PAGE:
Don’t leave your pet alone in the car on a warm dayDespite the warnings, every year, pets die after their owners leave them in a parked car that overheats. Within just a few minutes, a car can get extremely hot, stifling, and deadly. Don’t take any chances…never, ever leave your dog in a parked car on a warm day. That goes for any pet, by the way!
Be Vigilant About Vet CareWhen it starts getting warm outside, take your dog or cat to the vet for a full check-up. The check-up should include a heartworm test and a flea and tick protection plan. These are year-round issues but in the summer months, with much more outdoors time, it’s especially important to monitor them.
Avoid Walking Your Dog In the HeatAim for mornings and evenings when letting your dog outside. Avoid strenuous walks or runs during the hottest part of the day. Sometimes, though, it’s just hot all day long so even in the coolest part of the day, watch for signs of trouble: Glassy eyes and frantic panting indicate a dog who needs help. Get to a veterinarian immediately if you see these symptoms!
Keep Your Home Cool for your petsWhen the temperature outside gets hot, it can be harder to keep the indoors cool. Some people turn their air conditioning off when they leave for the day. If you have a pet at home, this could put him in danger. Instead of turning off the air conditioner, try leaving it on a conservative but comfortable setting (perhaps 76°F) while you are out. Make sure your pet has plenty of fresh water and consider closing curtains to reduce the heating effects of sunlight through the windows. Also keep fans running to circulate the air.
Give Your Pets Access to Shade and Plenty of WaterPets can get dehydrated or get heatstroke quickly so any pet outside needs to have plenty of fresh water and access to shade. There are a variety of screening materials that allow air flow to pass through as well as rain. These screening materials block the sun and reduce the temperature for your dog’s outside area. They really work.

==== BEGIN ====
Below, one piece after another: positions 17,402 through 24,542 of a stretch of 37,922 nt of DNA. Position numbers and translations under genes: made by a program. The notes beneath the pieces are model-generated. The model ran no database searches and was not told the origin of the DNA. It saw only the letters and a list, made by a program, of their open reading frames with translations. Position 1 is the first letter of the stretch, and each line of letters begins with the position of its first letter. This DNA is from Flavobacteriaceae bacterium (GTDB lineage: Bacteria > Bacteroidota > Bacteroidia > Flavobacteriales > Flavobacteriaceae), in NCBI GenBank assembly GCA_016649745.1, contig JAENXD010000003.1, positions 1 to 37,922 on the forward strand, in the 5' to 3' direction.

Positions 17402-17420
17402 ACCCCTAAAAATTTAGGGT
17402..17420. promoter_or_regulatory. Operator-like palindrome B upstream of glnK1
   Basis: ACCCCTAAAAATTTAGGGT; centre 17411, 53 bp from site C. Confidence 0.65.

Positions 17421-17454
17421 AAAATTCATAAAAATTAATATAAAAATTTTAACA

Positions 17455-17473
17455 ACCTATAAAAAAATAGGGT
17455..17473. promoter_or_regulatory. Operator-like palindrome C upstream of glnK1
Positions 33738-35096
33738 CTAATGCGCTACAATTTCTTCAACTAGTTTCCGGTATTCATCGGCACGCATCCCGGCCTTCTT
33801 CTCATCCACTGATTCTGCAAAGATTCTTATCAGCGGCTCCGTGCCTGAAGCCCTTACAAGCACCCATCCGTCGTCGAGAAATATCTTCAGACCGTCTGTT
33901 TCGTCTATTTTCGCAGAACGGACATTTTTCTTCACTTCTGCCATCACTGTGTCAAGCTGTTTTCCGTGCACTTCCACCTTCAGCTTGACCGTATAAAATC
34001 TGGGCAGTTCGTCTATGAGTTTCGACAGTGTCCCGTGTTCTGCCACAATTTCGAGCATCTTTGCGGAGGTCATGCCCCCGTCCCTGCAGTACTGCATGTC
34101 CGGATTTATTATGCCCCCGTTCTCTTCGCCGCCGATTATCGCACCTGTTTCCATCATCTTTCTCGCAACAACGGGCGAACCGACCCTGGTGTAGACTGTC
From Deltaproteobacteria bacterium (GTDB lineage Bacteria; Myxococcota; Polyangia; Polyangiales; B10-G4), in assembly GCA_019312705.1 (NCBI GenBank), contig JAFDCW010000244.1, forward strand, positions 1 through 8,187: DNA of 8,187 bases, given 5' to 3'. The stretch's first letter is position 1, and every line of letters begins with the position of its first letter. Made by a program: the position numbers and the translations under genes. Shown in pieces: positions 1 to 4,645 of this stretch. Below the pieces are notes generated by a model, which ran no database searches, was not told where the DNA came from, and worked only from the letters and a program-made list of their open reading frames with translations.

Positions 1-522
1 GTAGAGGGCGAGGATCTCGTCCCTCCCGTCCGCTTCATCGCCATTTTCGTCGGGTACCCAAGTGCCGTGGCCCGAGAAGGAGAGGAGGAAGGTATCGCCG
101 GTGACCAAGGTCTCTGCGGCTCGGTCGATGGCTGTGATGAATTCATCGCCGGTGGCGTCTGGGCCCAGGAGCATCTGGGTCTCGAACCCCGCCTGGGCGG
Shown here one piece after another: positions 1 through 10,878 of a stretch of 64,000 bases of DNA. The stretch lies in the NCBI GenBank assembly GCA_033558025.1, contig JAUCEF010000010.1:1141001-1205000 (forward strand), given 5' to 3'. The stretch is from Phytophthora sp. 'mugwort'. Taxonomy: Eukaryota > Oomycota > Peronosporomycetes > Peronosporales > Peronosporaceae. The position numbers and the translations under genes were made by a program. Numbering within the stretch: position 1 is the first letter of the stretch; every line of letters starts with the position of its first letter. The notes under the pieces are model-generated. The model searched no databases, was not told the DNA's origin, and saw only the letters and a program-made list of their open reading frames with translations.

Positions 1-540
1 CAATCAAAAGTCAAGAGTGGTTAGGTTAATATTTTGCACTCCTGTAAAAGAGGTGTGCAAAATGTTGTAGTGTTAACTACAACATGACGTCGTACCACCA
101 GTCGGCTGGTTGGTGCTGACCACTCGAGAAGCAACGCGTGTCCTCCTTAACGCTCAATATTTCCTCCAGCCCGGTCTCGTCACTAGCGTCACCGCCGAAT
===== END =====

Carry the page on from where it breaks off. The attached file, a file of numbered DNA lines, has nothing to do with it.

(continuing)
Know Which Dogs Are Less Tolerant of HeatSome dog breeds are less tolerant of the heat than others. Remember that older, obese or short-nosed dogs (Pugs, Bulldogs, Boston Terriers, Pekingese, Boxers, Shih Tzu’s and French Bulldogs) are less tolerant of heat. Also, older dogs, puppies and dogs with health issues can also be more susceptible to hot weather. Of course, you should keep a close eye on your dog in the heat, no matter what his breed, age or state of health.
Our pets rely on us to protect them and keep them comfortable and safe year round! Remember, if you’re hot, your pets are definitely hot.
About Tri-County Animal Rescue.
Tri-County Animal Rescue is a non-profit organization serving Lincoln, Gaston and other surrounding counties. We are committed to ending pet homelessness in this area and we need your continued support. If you cannot adopt a pet, then support Tri-County in other ways. We need volunteers and donations to continue our mission of finding homes for these unwanted animals. Please help Tri-County Animal Rescue continue to save pets by adopting your next pet this weekend? Our “needs” list includes: towels, Clorox, laundry detergent, paper towels, dry dog food and dry cat food.
For more information, call 704.263.2444, send an email to TriCountyAnimalRescue@yahoo.com, visit us on the web at www.tcar.us or on FaceBook at Tri-County Animal Rescue. Donations can be sent to Tri-County Animal Rescue, PO Box 483, Alexis, NC 28006